“In the last commercial real estate downturn, multifamily transaction activity and prices bottomed together after two years before leading the other property types into a recovery.”
One stubborn problem in the space is that the bid-ask gap between buyer and seller remains very wide with apartments and that is hindering sales, Jeff Wilcox, Principal, Gantry, tells GlobeSt.com, although he adds that investment activity in Q1 2024 will most likely mirror the annualized rate of 2023 as buyers/sellers continue to hope that the Fed reduces short-term rates in the second half of the year.
“Borrowing costs, rent growth expectations, and expense growth expectations continue to drive buyer price demands lower while sellers are anchored to what they were told in 2021-2022,” Wilcox said.
He believes that the second half of 2024 will be much more active as the Fed begins to slowly lower rates, fears of in ation subside, and the economy nails the “soft landing.”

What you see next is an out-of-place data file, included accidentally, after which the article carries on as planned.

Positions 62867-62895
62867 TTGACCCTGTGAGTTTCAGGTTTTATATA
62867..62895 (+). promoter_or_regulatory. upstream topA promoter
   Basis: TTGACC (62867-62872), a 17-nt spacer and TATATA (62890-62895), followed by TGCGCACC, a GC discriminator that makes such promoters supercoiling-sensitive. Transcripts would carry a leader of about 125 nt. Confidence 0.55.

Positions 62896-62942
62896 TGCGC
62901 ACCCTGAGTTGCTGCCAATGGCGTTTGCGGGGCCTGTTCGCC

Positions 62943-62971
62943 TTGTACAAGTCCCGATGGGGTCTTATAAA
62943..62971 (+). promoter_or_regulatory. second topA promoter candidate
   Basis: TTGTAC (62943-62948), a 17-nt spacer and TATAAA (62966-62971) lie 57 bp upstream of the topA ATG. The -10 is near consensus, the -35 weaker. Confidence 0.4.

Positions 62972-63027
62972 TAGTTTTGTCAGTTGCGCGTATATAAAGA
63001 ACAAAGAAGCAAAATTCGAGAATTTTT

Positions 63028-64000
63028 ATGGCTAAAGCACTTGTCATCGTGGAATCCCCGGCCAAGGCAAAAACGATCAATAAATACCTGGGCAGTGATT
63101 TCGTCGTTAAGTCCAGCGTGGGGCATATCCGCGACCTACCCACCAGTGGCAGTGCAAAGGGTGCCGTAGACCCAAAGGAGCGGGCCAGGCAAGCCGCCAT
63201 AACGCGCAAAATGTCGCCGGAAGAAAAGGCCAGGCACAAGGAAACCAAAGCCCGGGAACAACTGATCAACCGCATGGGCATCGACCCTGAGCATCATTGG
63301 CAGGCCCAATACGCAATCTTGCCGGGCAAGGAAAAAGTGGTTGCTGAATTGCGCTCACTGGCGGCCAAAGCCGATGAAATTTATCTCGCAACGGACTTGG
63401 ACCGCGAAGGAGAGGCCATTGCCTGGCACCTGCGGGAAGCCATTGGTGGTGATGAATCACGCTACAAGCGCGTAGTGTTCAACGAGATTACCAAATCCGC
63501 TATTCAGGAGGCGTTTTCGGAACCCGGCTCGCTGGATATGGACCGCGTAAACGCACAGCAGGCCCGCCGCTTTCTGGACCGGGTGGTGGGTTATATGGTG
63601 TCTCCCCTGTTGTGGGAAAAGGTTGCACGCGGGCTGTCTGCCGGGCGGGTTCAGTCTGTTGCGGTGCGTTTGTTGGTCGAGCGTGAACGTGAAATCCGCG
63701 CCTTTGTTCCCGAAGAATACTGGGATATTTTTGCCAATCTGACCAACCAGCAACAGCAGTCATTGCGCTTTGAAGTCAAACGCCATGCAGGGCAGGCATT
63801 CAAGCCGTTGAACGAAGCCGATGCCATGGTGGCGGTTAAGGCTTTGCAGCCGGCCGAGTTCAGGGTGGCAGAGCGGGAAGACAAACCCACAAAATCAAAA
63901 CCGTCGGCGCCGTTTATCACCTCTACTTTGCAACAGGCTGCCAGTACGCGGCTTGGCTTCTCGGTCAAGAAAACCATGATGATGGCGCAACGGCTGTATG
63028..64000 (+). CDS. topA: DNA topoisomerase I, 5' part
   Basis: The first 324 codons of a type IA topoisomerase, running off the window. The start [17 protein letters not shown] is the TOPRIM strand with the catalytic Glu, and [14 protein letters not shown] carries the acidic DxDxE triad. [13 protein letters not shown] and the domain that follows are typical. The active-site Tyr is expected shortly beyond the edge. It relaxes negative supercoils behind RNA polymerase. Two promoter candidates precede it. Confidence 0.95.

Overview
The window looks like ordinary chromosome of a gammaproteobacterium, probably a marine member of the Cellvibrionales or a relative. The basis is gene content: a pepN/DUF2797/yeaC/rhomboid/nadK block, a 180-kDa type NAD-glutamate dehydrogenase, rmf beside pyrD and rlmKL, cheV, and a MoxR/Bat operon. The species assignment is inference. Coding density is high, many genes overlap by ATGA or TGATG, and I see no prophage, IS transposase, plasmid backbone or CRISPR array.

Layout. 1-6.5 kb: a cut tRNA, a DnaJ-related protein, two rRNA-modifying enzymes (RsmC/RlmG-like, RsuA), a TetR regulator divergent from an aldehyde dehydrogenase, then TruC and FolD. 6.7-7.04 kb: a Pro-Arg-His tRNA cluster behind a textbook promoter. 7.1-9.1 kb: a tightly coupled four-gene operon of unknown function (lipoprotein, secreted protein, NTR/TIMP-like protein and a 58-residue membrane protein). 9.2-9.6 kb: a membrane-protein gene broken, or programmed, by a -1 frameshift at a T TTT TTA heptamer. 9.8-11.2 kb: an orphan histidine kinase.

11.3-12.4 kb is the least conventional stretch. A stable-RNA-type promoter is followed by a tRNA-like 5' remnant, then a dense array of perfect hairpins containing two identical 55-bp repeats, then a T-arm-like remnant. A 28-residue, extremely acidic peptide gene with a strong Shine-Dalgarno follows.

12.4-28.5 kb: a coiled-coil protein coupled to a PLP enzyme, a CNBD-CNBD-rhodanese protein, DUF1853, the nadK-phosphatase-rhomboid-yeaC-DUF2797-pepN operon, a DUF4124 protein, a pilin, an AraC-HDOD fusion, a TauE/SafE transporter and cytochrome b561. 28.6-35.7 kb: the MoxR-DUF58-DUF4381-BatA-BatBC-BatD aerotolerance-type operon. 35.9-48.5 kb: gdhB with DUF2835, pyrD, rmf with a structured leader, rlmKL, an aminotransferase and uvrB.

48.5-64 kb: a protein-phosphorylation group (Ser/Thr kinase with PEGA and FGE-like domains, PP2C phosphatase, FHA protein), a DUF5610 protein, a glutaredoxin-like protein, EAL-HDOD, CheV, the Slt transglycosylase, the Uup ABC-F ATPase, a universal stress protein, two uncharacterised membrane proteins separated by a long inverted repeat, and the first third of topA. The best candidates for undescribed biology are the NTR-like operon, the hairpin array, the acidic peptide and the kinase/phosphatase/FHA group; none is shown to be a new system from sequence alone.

“Sellers will not get the price they may have gotten in 2021-2022 but they will feel like they are not settling for Q2 2023 prices either,” he said.
Buyers will have more clarity on the sustainability of the economy, rental projections, and limited competitive inventory deliveries, spurring them to be slightly more risk-on.”
Also supply-demand fundamentals may be better aligned as the year continues. “Although in 2023 project completions far outweighed net absorption across the United States, it is our opinion that with construction starts dropping severely over the past 18 months, demand will outweigh new supply in 2024 and 2025,” Graham Sowden, Chief Investment O cer of RREAF says. “This will allow vacancy and rent trends to normalize over the next 18 to 24 months.”
Certain investors, meanwhile, are hunting for bargains and they are likely to find them in the multifamily space this year, Larry Connor, founder and managing partner of The Connor Group, tells GlobeSt.com.
“A significant number of properties will be hit with a valuation correction of 20% to 40%, causing many investors to run for the exits, but creating opportunity for other investors to come in and purchase properties at a discount,” Connor said.